at Chicago Dramatists Workshop
The Cactus Theatre’s production of Tennessee Williams’s Talk to Me Like the Rain and Let Me Listen is so good I cringed with recognition and embarrassment: those private lies, those infidelities–both in spirit and in body–belonged to all of us watching as much as to Williams and the performers.
Paired with Horton Foote’s The One-Armed Man, Talk to Me Like the Rain starts off an evening titled “Last Rites,” which explores death, desire, personal deception, and public hypocrisy. At first glance the two one- acts don’t seem compatible–the Williams piece is lyrical and moody, the Foote piece jaunty and violent. But both stories concern lost, tortured souls who yearn to confess their sins but dread accepting responsibility for their actions. And in both cases, but particularly in Talk to Me Like the Rain, the Cactus Theatre shines.
Talk to Me Like the Rain begins slowly, almost excruciatingly. It’s the morning after a bacchanal. There’s a woman on a chair, staring at her lover on a rumpled bed. Her eyes shift as he stretches and yawns, but they don’t settle on anything. She stares off, looking at some lost horizon or parallel universe, wistful and hopeless at the same time.
But if watching him wake up is painful for her, the act itself is wrenching for him. His stretching isn’t relaxing, but rather a further tightening of muscles. His yawning isn’t a need for oxygen, but a kind of silent scream. He doesn’t want to face the day, or her, or himself.
The rest is a reckoning, a long, poetic dialogue about love and shame. “Vicious people abuse you when you’re unconscious in the city,” he tells her. “I’ve been passed around like a dirty postcard.” When they finally, tentatively, begin to make love, it refuses to be the balm they both seek. He is too desperate and hungry, and she is too hurt.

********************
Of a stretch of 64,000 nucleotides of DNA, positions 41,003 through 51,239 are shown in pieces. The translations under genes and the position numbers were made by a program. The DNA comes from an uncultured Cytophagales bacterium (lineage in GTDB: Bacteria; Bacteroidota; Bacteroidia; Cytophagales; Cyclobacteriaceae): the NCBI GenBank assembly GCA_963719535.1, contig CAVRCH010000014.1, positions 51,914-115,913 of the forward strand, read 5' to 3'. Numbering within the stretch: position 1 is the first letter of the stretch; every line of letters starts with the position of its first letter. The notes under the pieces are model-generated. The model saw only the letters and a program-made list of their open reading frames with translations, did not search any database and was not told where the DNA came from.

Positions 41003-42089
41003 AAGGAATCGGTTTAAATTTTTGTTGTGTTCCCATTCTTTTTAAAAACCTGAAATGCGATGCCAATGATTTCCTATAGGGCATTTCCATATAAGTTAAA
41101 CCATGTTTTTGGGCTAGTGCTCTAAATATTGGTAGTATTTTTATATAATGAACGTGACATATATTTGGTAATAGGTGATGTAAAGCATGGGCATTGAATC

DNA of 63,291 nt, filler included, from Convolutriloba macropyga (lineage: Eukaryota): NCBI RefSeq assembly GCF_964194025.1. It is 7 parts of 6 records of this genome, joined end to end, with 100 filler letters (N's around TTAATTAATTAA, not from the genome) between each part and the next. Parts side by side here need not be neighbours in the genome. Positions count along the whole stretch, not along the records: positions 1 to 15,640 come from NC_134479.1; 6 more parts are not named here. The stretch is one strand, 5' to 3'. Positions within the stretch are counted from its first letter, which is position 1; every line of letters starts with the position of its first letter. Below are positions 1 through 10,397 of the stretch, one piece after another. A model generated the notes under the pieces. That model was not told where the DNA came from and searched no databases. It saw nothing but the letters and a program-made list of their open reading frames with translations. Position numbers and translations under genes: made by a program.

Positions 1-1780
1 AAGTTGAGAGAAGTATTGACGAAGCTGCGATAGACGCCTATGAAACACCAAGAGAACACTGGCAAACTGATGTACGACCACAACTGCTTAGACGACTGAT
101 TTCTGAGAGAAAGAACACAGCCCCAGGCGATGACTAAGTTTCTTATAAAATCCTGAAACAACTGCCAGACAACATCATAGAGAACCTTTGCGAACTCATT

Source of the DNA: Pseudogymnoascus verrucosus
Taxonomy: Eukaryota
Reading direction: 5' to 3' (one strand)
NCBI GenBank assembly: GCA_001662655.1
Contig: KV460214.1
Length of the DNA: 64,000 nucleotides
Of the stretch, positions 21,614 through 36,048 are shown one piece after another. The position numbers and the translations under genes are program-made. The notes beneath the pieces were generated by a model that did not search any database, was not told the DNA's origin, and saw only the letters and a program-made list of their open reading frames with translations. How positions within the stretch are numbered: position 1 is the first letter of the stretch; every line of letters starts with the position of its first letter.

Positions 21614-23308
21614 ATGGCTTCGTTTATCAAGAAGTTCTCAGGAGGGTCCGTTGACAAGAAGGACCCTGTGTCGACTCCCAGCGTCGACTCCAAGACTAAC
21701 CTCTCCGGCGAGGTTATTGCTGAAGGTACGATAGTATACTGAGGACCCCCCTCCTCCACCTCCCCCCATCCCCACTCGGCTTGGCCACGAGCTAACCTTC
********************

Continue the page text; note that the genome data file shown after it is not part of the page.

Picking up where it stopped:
His sin is obvious: he’s been out, irresponsibly, breaking whatever intimate contract they’ve signed together. Hers is less clear but still powerful: her love, however much she may want it to, cannot satisfy his soul, or hers.
But what they want is not forgiveness, that simple pardoning of sins. They want absolution, a wiping clean of the slate. Forgiveness requires acknowledgment, even repentance; absolution, on the other hand, demands that there be no record at all of the infraction. It calls for a mutual forgetfulness, a willingness to trust even after trust has been broken. It seems inevitable that gaining absolution means losing something, whether it’s pride or respect or hope.
The ending to Talk to Me Like the Rain is shattering, and a credit to Moira Brennan and Bryan Burke, who play the anguished couple. And director Robert Ellerman deliberately makes the pace just slow enough that the lovers’ pain is practically unbearable.
By the time the curtain opens on The One-Armed Man, with its happy- go-lucky country music intro, anything seems like relief. This time the action focuses on a confrontation between a cotton gin operator, C.W. Rowe, and a former employee of Rowe’s named Ned, who lost his arm to the gin in an industrial accident. Out of his mind with desperation, Ned has come to ask Rowe for his arm back.
Rowe doesn’t want to see Ned because he doesn’t want to hear his accusations. He builds up his confidence before the meeting by berating his bookkeeper, a limp little man named Pinky. It’s here, when Rowe boastfully presents his civic vitae–fraternal memberships, charitable contributions–that we see he is really terrified underneath. But as in the Williams piece, the truth is unavoidable.
Rowe is not so much afraid of Ned as of being morally responsible for Ned. But Ned isn’t looking for acceptance of responsibility–he literally wants his arm back. The two of them, like Williams’s lovers, want absolution: a clean slate, a divine intervention. But Ned will remain armless no matter what either of them says or does.
The ending to The One-Armed Man is easier to see coming than the ending to Talk to Me Like the Rain, not so much because of the script as because of a pair of small yet critical falterings on the part of Michael Shuler, who plays Ned. Shuler needs to better pace his character’s fury: he worked up to full temper early in the play and had virtually nothing left in him by the time the script called for catharsis. His poor planning gave away the ending.